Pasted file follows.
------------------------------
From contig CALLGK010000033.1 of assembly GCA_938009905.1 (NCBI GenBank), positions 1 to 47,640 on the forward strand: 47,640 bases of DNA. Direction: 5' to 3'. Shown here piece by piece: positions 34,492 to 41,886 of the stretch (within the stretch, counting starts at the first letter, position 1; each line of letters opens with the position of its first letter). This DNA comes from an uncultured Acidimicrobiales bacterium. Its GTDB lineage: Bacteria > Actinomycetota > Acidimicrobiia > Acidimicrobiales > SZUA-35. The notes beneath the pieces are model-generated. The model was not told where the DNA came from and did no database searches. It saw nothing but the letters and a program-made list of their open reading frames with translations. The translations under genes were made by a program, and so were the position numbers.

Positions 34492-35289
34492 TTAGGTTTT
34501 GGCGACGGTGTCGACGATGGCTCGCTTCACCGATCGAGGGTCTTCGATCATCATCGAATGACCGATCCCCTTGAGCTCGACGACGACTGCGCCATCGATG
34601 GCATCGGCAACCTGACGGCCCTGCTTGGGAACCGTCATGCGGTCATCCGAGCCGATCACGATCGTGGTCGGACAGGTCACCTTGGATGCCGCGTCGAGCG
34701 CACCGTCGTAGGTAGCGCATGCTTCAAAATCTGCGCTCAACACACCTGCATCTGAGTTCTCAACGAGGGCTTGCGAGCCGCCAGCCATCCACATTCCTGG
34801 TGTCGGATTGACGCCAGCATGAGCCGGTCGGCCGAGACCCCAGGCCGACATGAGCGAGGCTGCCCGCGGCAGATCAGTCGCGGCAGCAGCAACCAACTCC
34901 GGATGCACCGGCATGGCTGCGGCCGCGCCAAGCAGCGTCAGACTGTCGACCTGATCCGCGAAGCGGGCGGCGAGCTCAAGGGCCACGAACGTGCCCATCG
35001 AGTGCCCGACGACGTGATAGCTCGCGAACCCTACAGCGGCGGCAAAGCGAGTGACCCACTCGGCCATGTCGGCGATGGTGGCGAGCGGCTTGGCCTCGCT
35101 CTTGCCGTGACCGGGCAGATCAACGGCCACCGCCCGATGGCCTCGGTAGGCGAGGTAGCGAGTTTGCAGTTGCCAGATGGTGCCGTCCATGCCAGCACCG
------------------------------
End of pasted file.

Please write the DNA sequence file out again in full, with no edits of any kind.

From contig CALLGK010000033.1 of assembly GCA_938009905.1 (NCBI GenBank), positions 1 to 47,640 on the forward strand: 47,640 bases of DNA. Direction: 5' to 3'. Shown here piece by piece: positions 34,492 to 41,886 of the stretch (within the stretch, counting starts at the first letter, position 1; each line of letters opens with the position of its first letter). This DNA comes from an uncultured Acidimicrobiales bacterium. Its GTDB lineage: Bacteria > Actinomycetota > Acidimicrobiia > Acidimicrobiales > SZUA-35. The notes beneath the pieces are model-generated. The model was not told where the DNA came from and did no database searches. It saw nothing but the letters and a program-made list of their open reading frames with translations. The translations under genes were made by a program, and so were the position numbers.

Positions 34492-35289
34492 TTAGGTTTT
34501 GGCGACGGTGTCGACGATGGCTCGCTTCACCGATCGAGGGTCTTCGATCATCATCGAATGACCGATCCCCTTGAGCTCGACGACGACTGCGCCATCGATG
34601 GCATCGGCAACCTGACGGCCCTGCTTGGGAACCGTCATGCGGTCATCCGAGCCGATCACGATCGTGGTCGGACAGGTCACCTTGGATGCCGCGTCGAGCG
34701 CACCGTCGTAGGTAGCGCATGCTTCAAAATCTGCGCTCAACACACCTGCATCTGAGTTCTCAACGAGGGCTTGCGAGCCGCCAGCCATCCACATTCCTGG
34801 TGTCGGATTGACGCCAGCATGAGCCGGTCGGCCGAGACCCCAGGCCGACATGAGCGAGGCTGCCCGCGGCAGATCAGTCGCGGCAGCAGCAACCAACTCC
34901 GGATGCACCGGCATGGCTGCGGCCGCGCCAAGCAGCGTCAGACTGTCGACCTGATCCGCGAAGCGGGCGGCGAGCTCAAGGGCCACGAACGTGCCCATCG
35001 AGTGCCCGACGACGTGATAGCTCGCGAACCCTACAGCGGCGGCAAAGCGAGTGACCCACTCGGCCATGTCGGCGATGGTGGCGAGCGGCTTGGCCTCGCT
35101 CTTGCCGTGACCGGGCAGATCAACGGCCACCGCCCGATGGCCTCGGTAGGCGAGGTAGCGAGTTTGCAGTTGCCAGATGGTGCCGTCCATGCCAGCACCG